Location-Based Ads Get Opt-In, Geofencing — But Does That Help?

Everybody knows about the Starbucks example of location-based ads: you walk past a coffee shop, and it sends a coupon enticing you inside to your phone. Most sensible people realize it’s not a great idea (see Russell’s definitive fisking of the concept), but the idea lives on. Monday’s NYT had a story about how clothing brand The North Face is starting a location-based ad program (powered by Placecast) that uses geofences to determine when to send messages to users who have opted in.

The article says that users who come within a half-mile of one of TNF’s urban stores (or 1 mile of its suburban stores) will get sent some sort of come-hither message (like “The new spring running apparel has hit the stores! Check it out @ TNF Downtown Seattle.”), and eventually, they’ll send messages to people who visit certain hiking trails or ski slopes with weather conditions or other info. Placecast has evidently set up 1,000 geofenced areas across the US that will trigger messages from The North Face to users.

It’s great that the system is opt-in; that answers one of the major criticisms of the Starbucks example. The geofencing is a slightly more advanced location technology; adding in areas other than the stores is definitely new. But do these additions make the overall concept any stronger?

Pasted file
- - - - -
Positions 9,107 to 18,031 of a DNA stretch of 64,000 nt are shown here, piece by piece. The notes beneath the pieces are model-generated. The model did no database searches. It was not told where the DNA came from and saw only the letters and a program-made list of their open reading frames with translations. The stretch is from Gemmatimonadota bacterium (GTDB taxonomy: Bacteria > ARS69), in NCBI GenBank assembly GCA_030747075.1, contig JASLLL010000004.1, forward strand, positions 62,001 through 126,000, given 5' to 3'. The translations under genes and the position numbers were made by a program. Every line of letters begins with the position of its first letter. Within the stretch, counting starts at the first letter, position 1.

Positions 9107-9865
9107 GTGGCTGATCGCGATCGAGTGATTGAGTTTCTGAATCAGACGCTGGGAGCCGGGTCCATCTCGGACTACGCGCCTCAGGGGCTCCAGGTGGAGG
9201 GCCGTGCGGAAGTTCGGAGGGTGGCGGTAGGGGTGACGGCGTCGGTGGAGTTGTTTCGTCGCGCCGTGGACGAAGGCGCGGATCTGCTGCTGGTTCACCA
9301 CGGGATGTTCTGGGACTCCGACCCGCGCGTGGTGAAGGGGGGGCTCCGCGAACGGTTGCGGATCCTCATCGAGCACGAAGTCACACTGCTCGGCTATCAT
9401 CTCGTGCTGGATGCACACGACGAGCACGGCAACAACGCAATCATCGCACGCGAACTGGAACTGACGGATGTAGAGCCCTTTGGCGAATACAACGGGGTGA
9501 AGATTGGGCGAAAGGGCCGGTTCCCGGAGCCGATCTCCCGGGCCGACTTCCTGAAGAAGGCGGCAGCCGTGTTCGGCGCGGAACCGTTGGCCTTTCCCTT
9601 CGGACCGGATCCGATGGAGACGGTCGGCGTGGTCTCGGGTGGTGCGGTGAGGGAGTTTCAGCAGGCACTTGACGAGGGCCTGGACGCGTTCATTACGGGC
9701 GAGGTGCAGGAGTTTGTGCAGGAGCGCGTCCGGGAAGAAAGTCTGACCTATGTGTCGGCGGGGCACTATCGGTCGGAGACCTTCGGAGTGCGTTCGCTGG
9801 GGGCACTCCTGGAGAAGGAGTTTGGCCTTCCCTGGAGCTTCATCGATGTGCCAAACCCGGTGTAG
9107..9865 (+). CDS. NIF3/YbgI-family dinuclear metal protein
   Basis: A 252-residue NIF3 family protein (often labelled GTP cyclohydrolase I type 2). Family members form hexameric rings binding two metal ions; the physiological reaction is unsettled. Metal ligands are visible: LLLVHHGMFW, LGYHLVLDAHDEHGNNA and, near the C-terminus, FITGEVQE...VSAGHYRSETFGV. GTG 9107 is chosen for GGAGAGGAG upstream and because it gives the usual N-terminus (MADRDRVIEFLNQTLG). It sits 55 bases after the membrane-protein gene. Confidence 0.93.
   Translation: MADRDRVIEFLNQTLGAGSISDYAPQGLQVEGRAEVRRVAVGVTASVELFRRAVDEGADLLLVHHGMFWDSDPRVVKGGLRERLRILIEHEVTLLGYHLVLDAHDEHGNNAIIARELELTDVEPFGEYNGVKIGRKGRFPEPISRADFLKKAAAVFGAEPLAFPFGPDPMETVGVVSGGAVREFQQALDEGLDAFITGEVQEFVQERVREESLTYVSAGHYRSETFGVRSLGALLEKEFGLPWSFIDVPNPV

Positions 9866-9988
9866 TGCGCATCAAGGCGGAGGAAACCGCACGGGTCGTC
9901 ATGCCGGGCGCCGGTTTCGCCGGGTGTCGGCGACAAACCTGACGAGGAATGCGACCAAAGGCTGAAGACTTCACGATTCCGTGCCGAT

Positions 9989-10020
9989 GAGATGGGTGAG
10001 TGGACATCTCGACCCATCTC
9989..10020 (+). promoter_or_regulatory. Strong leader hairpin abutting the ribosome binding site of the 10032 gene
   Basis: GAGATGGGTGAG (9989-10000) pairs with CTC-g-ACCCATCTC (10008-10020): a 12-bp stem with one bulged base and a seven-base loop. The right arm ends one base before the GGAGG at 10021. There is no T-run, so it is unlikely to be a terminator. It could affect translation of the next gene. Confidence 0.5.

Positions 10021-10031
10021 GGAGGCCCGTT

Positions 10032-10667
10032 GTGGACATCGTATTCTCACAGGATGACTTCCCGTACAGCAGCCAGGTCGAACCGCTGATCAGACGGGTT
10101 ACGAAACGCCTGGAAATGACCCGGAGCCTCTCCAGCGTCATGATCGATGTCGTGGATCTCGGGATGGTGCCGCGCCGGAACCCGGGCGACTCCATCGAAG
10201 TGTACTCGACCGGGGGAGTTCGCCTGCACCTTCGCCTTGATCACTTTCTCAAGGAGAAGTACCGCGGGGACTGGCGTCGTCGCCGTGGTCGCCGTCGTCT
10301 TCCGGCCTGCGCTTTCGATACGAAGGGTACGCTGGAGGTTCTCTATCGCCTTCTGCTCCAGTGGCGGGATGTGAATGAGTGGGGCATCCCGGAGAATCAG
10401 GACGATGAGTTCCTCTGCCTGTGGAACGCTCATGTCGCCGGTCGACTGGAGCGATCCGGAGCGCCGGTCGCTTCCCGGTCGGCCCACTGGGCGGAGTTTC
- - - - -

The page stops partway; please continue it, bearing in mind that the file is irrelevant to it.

That’s not totally clear. Placecast says they won’t send a user more than 3 messages per week, but it’s the content of those messages that’s more important than their frequency. If you go to downtown Seattle and get messages you aren’t interested in from TNF every time you’re near their store, how long will you stay opted in? What will be the effect on your perception of the brand? And further, what value does a “come into the store to see some new stuff we want to sell you” message offer to the recipient? Not much, I’d say — even less if it’s not well-targeted.

What seems to often be forgotten in the discussion around LBS advertising — especially models like this — is what they offer the recipient. Simply delivering better targeted ads is a benefit for marketers, and is not inherently one for customers, too. If a customer opts in to receive messages from a brand or retailer, they’ve got to offer something of value. That doesn’t mean that every message has to be a hugely valuable coupon or be something else of tangible value, but they have to be worthwhile in some way.

Every message sent out has a negative value potential. That is, each time you contact a customer there’s the potential that the message is hurting your relationship with them, rather than helping it. If you’re setting up all these geofences that will trigger your messages, and thereby increasing the volume you’re sending, it puts quite a burden on you to ensure that each message is meaningful and valuable. Location targeting doesn’t help you get around this, regardless of how well it works.

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